68.2 F

Davis, California

Monday, April 15, 2024

Mondavi Center presents San Francisco Symphony

On Feb 13., the San Francisco Symphony (SFS) will travel to the Mondavi Center for a performance that features the Sibelius Violin Concerto and Tchaikovsky’s Symphony No. 4.

Led by guest conductor Jaap van Zweden, the symphony’s two pieces hope to inspire audiences particularly when they face the darkest depths of winter, whether literal or emotional.

Second violinist Chunming Mo connects with the Sibelius Violin Concerto, which reflects Sibelius’ Finnish national identity but also contemplates the nature of the region.

“Sibelius was a Finnish composer from the late Romantic period, and music played an important role in his Finnish identity. He used the violin as a medium as he mused on nature, such as snow and winter, and about his country. It evokes very beautiful imagery,” Mo said during a phone interview.

Mo relishes in the chance to perform under the guest conductorship of Jaap van Zweden, whose own career began with playing the violin.

“The composer [of the piece] itself is a violinist usually, and the certain techniques when you compose a piece come out more clearly [by having previous violin-playing experience]. Being a violinist, he [van Zweden] is able to see what works and what doesn’t among everyone — the orchestra, the soloists and especially the violinists,” Mo said.

Professor Christian Baldini, director of the UC Davis Symphony Orchestra, said as a community, we are very fortunate to have the San Francisco Symphony perform, considering it is one of the “world’s great orchestras.”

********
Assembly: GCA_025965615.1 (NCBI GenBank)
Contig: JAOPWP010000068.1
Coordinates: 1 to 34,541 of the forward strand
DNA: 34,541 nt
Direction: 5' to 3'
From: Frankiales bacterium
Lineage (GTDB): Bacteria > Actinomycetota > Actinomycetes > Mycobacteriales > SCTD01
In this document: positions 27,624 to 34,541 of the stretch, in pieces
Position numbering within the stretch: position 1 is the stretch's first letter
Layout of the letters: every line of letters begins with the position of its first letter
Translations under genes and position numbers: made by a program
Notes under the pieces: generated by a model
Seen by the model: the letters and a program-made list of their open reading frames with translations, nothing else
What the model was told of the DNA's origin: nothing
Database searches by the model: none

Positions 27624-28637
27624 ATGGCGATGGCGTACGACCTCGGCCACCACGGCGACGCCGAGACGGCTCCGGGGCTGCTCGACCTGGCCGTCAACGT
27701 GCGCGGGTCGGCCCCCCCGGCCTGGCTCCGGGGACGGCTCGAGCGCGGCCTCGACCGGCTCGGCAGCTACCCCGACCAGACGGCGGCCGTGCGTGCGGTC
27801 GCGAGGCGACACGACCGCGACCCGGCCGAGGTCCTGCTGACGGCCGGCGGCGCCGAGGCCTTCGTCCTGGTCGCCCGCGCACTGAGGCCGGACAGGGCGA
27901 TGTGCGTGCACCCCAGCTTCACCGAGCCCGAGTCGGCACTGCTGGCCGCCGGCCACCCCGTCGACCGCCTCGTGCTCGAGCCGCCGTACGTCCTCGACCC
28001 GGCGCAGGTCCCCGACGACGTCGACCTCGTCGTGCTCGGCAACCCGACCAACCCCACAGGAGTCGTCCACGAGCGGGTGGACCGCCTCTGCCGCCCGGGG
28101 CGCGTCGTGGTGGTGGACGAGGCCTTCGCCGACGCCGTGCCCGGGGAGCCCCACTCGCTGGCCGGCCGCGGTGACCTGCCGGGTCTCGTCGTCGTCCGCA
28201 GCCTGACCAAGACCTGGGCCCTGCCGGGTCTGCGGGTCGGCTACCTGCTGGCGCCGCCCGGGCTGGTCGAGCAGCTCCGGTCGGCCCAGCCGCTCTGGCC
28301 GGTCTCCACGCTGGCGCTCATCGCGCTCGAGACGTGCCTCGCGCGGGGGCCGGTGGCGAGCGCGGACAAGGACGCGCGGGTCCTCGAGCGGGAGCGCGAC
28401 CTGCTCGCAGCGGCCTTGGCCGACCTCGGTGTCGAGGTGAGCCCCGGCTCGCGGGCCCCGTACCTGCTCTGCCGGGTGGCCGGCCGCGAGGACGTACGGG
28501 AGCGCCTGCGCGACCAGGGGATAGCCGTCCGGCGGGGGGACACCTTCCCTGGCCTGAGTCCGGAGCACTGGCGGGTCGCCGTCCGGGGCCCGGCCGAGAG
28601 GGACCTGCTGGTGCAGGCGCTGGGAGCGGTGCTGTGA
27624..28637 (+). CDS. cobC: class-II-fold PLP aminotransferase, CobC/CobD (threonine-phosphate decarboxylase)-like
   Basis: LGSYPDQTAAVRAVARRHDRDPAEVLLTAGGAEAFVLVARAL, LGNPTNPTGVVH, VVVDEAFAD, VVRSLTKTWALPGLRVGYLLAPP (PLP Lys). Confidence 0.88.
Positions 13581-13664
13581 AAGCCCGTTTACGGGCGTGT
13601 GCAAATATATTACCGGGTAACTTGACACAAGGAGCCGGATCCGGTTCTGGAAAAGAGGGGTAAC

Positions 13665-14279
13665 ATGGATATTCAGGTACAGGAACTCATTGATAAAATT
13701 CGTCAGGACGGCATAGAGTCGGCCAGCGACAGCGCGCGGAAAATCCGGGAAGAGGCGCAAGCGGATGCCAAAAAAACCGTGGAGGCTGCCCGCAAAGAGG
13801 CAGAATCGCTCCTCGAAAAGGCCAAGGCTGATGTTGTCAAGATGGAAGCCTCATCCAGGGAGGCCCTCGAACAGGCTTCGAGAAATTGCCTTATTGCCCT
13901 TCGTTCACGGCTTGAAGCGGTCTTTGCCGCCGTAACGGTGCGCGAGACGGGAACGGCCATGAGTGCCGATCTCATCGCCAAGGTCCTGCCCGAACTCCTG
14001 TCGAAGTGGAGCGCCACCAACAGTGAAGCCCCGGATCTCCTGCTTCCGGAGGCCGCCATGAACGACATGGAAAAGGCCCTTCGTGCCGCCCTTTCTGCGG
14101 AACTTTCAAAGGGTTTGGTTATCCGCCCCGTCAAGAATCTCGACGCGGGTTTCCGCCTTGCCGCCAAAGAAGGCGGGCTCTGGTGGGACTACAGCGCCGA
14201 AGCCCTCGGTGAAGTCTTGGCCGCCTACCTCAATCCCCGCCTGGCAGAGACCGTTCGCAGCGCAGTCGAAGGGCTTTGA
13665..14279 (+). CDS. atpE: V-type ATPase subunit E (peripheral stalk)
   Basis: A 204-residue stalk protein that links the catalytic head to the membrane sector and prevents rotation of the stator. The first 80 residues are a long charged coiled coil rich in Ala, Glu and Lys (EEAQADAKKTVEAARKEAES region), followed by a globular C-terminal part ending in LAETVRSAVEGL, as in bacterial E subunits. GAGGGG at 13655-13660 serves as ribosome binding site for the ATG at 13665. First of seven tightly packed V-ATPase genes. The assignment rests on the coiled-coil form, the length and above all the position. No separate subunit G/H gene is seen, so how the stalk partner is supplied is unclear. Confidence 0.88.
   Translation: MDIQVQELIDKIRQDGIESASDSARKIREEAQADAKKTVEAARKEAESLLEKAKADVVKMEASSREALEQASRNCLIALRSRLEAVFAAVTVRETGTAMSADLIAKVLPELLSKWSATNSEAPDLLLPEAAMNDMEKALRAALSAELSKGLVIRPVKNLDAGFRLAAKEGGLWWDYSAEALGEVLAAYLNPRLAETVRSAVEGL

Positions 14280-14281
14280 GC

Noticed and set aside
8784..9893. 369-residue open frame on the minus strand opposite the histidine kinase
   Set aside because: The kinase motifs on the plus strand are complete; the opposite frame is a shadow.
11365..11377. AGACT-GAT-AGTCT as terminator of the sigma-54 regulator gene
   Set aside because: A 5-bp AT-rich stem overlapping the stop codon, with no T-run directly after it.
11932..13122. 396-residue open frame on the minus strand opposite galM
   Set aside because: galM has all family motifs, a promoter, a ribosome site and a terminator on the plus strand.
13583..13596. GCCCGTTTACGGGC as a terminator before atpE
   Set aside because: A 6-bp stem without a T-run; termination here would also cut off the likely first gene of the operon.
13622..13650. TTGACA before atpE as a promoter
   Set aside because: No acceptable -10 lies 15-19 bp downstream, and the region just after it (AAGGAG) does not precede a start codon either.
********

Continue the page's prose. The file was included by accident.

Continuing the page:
In an email response, he wrote that music, particularly the live music of the symphony’s performances, can speak to us in unimaginable ways that can resonate with us throughout our lives.

“The most wonderful thing about music is that it accompanies you all your life, whether in sad, exuberant, happy, exciting or terrifying moments,” Baldini said. “Music can always be with you. Music communicates a message, whether consciously or subconsciously. Listening to a CD or your iPod is great, but experiencing live musicians performing for you right in front of you is a remarkable, powerful experience.”

The symphony’s principal trumpeter Mark Inouye happens to be a native of Davis, and also attended UC Davis for two years as a civil engineering major before transferring to the Juilliard School. His performances at the Mondavi with SFS remind him of his fond memories at UC Davis, but also of how much the campus has changed.

“We used to play in Freeborn Hall. I honestly never thought there would be a great auditorium at UC Davis. [The Mondavi Center] is a great facility. It’s on campus, and as a performer, it sounds great,” Inouye said.

Inouye looks forward to performing Tchaikovsky’s Symphony No. 4, both for its great writing of brass instruments and also for the way he hopes the audience can connect with it.

“It has great writing for brass and trumpet. The trumpet plays a primary role in the modus of the piece; every time the trumpet arrives, it’s a startling part of the music. The way I feel, everyone that listens to this piece can connect with it,” Inouye said.

Tickets range from $10 for students to $94 for regular admission, and can be purchased online at mondaviarts.org or at the Mondavi ticket office.


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